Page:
A troubled scheme to cut Government expenditure by outsourcing back-office functions has cost taxpayers more money than it has saved, MPs said as they slammed "ineffectual" management of the programme.
Officials had hoped the programme could save up to £400 million of taxpayers' money a year, but after two-and-a-half years of operation the scheme has saved £90 million - less than the total investment cost of £94 million.
The Commons Public Accounts Committee (PAC) warned that ministers must act to improve leadership and governance to prevent any more money being wasted.
The two shared service centres are run by arvato UK Ltd and Shared Services Connected Ltd (SSCL) and it had been planned that 26 different organisations would use them to provide back-office functions to cut costs.
Officials had hoped the centres and the introduction of a single operating platform would save £128 million a year, with further efficiencies allowing benefits to increase to between £300 million and £400 million.
But by April 2016 just two of the 26 organisations had signed up and officials now estimate the centres will deliver total savings of £484 million by 2023-24.
The PAC identified a "failure of governance and leadership by the Cabinet Office" and "the lack of a realistic business case" as some of the issues.
"The result is that the two shared service centres considered as part of this inquiry have only delivered £90 million of 'savings' in the first two-and-a-half years of operation but at a cost of £94 million and, therefore, a net cost to the taxpayer of £4 million.
"The Cabinet Office now estimates that the centres will deliver savings of around £484 million in total by 2023-24, which compares unfavourably with the anticipated £300 million to £400 million a year savings set out in the Next Generation Shared Services Strategy in 2012."
The report said the Cabinet Office had failed to have "effective governance" in place at the start of the project and had not managed to persuade Whitehall departments to "buy-in" to the scheme.
It had been too easy for ministries and agencies to back out, which meant the potential benefits of sharing services were jeopardised.
Some departments pulled out of the programme and sought other arrangements "to protect their own interests", or because the benefits would be "marginal", the PAC report said.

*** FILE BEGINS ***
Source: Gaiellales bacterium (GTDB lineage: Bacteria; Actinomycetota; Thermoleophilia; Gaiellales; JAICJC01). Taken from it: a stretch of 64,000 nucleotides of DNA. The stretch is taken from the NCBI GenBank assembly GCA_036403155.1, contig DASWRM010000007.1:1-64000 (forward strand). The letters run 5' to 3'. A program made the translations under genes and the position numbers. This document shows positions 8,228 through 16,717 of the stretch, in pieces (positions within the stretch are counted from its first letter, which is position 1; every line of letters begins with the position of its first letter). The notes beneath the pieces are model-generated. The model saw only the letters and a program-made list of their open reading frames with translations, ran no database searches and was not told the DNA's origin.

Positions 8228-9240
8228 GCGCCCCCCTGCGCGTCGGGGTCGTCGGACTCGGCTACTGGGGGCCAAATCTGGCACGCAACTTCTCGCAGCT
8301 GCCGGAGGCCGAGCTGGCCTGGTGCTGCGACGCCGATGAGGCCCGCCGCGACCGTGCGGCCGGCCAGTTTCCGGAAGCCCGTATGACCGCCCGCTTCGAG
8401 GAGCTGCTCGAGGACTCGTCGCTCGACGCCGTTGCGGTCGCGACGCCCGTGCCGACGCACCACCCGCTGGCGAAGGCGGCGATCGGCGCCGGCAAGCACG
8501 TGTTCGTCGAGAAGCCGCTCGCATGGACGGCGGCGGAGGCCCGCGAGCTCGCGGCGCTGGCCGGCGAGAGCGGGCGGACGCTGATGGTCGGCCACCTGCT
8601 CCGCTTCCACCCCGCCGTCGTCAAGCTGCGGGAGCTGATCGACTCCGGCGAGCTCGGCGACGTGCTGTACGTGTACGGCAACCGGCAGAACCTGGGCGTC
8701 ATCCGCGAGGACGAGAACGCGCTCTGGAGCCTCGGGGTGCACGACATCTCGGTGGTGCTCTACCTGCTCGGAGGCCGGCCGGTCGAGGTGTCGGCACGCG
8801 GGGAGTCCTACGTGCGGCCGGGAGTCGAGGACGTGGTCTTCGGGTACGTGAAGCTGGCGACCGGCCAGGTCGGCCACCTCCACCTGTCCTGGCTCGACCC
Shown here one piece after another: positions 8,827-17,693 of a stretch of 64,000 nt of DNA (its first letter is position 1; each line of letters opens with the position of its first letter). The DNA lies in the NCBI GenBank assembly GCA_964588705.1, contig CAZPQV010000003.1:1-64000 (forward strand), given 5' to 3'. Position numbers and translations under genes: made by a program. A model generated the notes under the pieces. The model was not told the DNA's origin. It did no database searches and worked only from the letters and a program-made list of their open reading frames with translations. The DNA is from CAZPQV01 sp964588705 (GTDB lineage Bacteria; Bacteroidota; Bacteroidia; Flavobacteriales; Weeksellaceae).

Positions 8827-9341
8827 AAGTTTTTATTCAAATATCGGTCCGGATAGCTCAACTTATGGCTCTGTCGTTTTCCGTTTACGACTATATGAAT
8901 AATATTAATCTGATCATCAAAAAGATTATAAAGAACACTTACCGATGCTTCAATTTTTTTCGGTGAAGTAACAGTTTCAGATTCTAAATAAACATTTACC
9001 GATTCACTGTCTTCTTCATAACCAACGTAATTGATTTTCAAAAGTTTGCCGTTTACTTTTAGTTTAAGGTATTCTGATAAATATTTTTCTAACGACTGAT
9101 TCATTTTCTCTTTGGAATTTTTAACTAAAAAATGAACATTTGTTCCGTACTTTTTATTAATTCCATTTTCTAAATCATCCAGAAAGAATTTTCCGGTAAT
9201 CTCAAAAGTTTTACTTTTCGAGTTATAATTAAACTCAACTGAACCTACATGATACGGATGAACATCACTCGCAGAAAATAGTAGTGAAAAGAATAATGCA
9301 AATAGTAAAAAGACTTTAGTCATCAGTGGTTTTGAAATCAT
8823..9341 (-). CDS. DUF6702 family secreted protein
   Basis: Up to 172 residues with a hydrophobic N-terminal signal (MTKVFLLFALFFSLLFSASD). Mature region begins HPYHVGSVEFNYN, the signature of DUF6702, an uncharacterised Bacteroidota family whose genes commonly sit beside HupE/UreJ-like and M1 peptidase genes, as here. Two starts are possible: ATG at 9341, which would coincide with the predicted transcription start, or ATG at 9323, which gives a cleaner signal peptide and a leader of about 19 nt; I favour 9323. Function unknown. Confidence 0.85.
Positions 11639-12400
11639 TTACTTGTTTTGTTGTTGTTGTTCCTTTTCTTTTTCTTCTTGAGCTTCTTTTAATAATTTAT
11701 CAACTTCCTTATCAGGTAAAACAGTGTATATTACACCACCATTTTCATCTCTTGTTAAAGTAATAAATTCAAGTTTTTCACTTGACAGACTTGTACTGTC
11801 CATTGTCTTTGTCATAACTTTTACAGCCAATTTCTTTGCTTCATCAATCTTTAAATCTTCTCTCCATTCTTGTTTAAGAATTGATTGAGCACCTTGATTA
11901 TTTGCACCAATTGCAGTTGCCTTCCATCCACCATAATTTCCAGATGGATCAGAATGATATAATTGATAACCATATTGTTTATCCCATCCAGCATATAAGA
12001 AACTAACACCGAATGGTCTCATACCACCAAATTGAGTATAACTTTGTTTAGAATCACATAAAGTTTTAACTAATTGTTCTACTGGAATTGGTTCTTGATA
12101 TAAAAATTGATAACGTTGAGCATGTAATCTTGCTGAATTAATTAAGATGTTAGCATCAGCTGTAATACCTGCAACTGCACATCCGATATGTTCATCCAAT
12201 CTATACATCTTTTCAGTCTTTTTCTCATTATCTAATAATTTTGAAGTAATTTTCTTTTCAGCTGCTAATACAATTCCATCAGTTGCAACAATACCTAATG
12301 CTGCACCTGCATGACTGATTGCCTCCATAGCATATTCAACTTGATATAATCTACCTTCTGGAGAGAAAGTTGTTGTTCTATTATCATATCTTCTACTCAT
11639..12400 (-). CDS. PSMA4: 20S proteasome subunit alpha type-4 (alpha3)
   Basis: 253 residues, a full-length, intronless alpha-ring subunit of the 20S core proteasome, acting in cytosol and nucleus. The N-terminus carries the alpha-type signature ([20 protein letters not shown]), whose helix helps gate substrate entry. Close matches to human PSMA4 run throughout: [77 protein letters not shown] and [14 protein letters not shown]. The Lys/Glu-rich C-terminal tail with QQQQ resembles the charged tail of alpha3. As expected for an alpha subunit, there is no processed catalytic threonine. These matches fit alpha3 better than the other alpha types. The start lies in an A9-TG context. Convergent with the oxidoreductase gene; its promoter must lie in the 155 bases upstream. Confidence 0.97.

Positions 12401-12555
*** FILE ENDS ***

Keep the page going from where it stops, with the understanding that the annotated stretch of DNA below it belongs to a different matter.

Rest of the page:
"They had not been persuaded by the argument that remaining in the programme would generate benefits for the whole of government."
The Government was also criticised for its handling of the relationship with the two private providers over the failure to move organisations on to the new systems.
"The Cabinet Office was ineffectual in managing this risk because of its inability to force departments to take crucial decisions and an unwillingness to hold the suppliers to account as delays arose," the MPs said.
The committee recommended that by the end of 2016 the Government should produce a "realistic and complete" business case for the centres.
PAC chairwoman Meg Hillier said: "The Government set out to save money with this programme but it launched with critical flaws Whitehall then failed to address.
"Each department was able to request multiple changes which led to big cost increases.
"The result has been a net cost to taxpayers and a significant scaling back of ambition for the savings likely to be achieved in the years ahead.
"If Government is serious about making a success of shared services, and indeed future projects running across departments, it must act on the serious concerns set out in our report before any more public money is wasted."
A Cabinet Office spokesman said officials had been working to address issues with the programme.
"In recent weeks we have established a cross-government delivery group and reset the business case to realise over £500 million of savings for the taxpayer," the spokesman said.
"Throughout 2016 we have driven improved performance by embedding new governance, expertise, and leadership to deliver cost-effective services and standardised processes for government, and to realise the reassessed benefits.
"We are addressing the challenges involved in cross-government business transformation and the programme has successfully delivered one of the biggest IT platforms for government in Europe with over 300,000 users.
"Shared service centres deliver business services at a significantly lower cost to the taxpayer and is forecast to make a further £504 million in savings for the Government and police by 2023/24."